Common home loan refinancing mistakes to avoid
While refinancing your home loan could help you save money over the life of your loan or allow you to take advantage of shiny new features, borrowers can often overlook the potential costs. So, to help you navigate through the refinancing process, the Credit Savvy team have put together a list of key refinancing mistakes to avoid:
Not being fully prepared
Before you refinance your home loan, it’s important to first assess your current loan thoroughly and ask yourself these 4 questions to see if refinancing is the right move for you.
As refinancing is essentially the same as getting a new mortgage, it’s a good idea to start the process when you’re in a strong financial place to increase your chances of getting approved. Aside from meeting the eligibility criteria, be diligent in making your repayments on time and in full and find ways to reduce any debts you have as soon as you can. Read more on how to prepare yourself before you refinance.
Not knowing your credit reputation
With lenders now having access to more detailed data on your credit history, it’s important to check your credit score to find out where you stand, as a potential lender may not approve your application to refinance if you have a low credit score. Fix any errors on your credit report and find ways to improve your financial position to help increase the chances of getting approved.
Failing to grasp the true cost of refinancing
Switching loans or lenders without being certain of the total cost is very risky, as exit fees for your current loan and establishment fees for your new home loan plus the potential loan term, may outweigh the savings of a lower interest rate. Assess your current and potential loan thoroughly, so you factor in every cost that might occur in your refinancing process.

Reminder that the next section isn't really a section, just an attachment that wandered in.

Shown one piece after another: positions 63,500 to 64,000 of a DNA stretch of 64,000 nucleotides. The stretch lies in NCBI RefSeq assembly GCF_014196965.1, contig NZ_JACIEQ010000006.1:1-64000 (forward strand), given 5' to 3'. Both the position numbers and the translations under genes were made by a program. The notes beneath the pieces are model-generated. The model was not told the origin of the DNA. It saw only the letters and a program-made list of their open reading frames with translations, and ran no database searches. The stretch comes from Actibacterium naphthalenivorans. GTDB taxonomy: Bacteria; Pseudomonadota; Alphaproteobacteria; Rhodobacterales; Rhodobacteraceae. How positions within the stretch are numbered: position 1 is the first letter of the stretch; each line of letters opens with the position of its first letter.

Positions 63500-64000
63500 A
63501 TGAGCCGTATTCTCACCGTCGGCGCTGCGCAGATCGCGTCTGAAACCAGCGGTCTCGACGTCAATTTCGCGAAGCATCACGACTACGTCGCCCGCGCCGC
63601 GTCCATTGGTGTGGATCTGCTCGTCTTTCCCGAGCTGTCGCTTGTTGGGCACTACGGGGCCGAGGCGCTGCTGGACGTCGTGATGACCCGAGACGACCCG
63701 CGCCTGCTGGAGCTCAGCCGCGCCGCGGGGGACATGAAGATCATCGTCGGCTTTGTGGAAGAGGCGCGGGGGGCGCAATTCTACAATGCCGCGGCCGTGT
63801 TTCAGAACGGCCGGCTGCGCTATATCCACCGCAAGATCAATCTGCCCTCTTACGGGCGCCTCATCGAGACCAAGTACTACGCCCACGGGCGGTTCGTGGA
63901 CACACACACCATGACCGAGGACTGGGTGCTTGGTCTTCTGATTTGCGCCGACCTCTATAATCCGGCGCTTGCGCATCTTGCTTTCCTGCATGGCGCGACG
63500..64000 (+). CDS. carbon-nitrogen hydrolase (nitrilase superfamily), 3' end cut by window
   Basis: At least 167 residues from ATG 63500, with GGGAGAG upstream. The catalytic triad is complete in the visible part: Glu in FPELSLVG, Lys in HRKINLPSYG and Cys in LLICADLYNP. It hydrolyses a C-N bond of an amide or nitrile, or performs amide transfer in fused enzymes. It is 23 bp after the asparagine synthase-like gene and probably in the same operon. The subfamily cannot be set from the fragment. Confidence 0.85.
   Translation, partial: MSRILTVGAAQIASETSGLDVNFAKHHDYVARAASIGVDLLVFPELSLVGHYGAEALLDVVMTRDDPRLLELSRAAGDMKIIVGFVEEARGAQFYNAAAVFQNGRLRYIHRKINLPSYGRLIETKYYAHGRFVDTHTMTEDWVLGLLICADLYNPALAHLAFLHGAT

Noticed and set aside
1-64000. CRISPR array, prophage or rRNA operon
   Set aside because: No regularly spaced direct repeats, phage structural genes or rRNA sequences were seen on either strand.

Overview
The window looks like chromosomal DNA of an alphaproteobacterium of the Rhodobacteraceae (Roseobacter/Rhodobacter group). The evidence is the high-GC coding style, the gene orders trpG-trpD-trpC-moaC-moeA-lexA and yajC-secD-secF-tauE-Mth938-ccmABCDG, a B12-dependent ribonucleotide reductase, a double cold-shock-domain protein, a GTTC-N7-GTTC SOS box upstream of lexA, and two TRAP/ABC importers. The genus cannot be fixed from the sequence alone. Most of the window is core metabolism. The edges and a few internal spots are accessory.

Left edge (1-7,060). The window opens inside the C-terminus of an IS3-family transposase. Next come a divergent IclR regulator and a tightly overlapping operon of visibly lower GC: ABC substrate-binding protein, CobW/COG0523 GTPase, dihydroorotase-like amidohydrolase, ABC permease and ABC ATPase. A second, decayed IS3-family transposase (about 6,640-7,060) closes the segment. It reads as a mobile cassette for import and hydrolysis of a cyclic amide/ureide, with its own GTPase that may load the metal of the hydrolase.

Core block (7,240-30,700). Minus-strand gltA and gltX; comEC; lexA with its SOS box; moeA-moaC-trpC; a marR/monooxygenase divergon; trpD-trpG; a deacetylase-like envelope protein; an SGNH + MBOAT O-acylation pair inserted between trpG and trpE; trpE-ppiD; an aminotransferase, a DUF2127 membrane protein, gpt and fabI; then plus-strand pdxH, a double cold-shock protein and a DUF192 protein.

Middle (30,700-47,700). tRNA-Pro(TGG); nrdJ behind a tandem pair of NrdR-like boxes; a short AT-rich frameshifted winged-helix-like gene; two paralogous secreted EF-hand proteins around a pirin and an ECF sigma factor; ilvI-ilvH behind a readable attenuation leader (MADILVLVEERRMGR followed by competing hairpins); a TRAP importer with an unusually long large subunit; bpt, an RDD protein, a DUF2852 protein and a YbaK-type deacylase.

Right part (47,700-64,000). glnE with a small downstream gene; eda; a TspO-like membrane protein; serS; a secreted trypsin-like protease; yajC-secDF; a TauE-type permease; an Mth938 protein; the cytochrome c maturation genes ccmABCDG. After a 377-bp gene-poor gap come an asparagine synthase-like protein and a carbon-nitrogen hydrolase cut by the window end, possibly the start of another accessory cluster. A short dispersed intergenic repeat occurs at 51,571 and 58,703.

Getting distracted by rates
Focusing only on the interest rate won’t provide you with the true cost of your loan, that’s why it’s important to pay attention to the comparison rate to give you a better reflection of your home loan’s cost and ongoing fees. If a lender has a higher advertised comparison rate than you’re currently paying on your existing loan, you might want to search for a better deal.
Not locking down a fixed rate
If you’ve decided to go with a fixed rate home loan, you’ve might’ve been attracted by a low advertised rate. Keep in mind that some fixed rates that a lender is offering can change between the time you first apply and the time your loan settles, which usually is a duration of 90 days.
Though some lenders offer a “rate lock” feature for their fixed rate home loans, it’s worth considering whether you should lock in your rate and compare which lenders do offer rate lock guarantees.
Want to learn more about refinancing? Head over to the Learning Hub and get started today.